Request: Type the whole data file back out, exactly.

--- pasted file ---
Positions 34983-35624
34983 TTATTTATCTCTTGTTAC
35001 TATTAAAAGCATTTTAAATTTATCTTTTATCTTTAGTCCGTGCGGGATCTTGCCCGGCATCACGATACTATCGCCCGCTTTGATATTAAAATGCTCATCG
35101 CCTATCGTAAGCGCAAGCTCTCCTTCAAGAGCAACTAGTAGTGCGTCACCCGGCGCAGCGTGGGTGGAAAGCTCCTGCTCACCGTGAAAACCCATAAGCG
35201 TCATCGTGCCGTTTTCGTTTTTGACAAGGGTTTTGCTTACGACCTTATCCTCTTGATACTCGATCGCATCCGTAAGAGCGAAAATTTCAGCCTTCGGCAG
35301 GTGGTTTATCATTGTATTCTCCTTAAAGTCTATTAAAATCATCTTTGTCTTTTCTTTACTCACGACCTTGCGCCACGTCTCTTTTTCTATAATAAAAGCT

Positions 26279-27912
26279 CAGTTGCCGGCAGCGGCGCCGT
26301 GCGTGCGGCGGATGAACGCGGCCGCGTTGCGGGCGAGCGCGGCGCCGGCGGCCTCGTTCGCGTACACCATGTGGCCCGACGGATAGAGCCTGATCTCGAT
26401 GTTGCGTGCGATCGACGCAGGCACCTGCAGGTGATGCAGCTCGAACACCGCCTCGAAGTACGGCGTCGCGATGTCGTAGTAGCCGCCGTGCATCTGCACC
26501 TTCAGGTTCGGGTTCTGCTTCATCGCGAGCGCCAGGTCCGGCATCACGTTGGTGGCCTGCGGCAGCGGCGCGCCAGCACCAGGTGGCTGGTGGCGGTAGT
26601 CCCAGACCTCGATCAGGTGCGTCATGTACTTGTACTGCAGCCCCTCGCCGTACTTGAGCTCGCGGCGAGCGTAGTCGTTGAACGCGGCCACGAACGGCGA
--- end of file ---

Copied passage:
Positions 34983-35624
34983 TTATTTATCTCTTGTTAC
35001 TATTAAAAGCATTTTAAATTTATCTTTTATCTTTAGTCCGTGCGGGATCTTGCCCGGCATCACGATACTATCGCCCGCTTTGATATTAAAATGCTCATCG
35101 CCTATCGTAAGCGCAAGCTCTCCTTCAAGAGCAACTAGTAGTGCGTCACCCGGCGCAGCGTGGGTGGAAAGCTCCTGCTCACCGTGAAAACCCATAAGCG
35201 TCATCGTGCCGTTTTCGTTTTTGACAAGGGTTTTGCTTACGACCTTATCCTCTTGATACTCGATCGCATCCGTAAGAGCGAAAATTTCAGCCTTCGGCAG
35301 GTGGTTTATCATTGTATTCTCCTTAAAGTCTATTAAAATCATCTTTGTCTTTTCTTTACTCACGACCTTGCGCCACGTCTCTTTTTCTATAATAAAAGCT

Positions 26279-27912
26279 CAGTTGCCGGCAGCGGCGCCGT
26301 GCGTGCGGCGGATGAACGCGGCCGCGTTGCGGGCGAGCGCGGCGCCGGCGGCCTCGTTCGCGTACACCATGTGGCCCGACGGATAGAGCCTGATCTCGAT
26401 GTTGCGTGCGATCGACGCAGGCACCTGCAGGTGATGCAGCTCGAACACCGCCTCGAAGTACGGCGTCGCGATGTCGTAGTAGCCGCCGTGCATCTGCACC
26501 TTCAGGTTCGGGTTCTGCTTCATCGCGAGCGCCAGGTCCGGCATCACGTTGGTGGCCTGCGGCAGCGGCGCGCCAGCACCAGGTGGCTGGTGGCGGTAGT
26601 CCCAGACCTCGATCAGGTGCGTCATGTACTTGTACTGCAGCCCCTCGCCGTACTTGAGCTCGCGGCGAGCGTAGTCGTTGAACGCGGCCACGAACGGCGA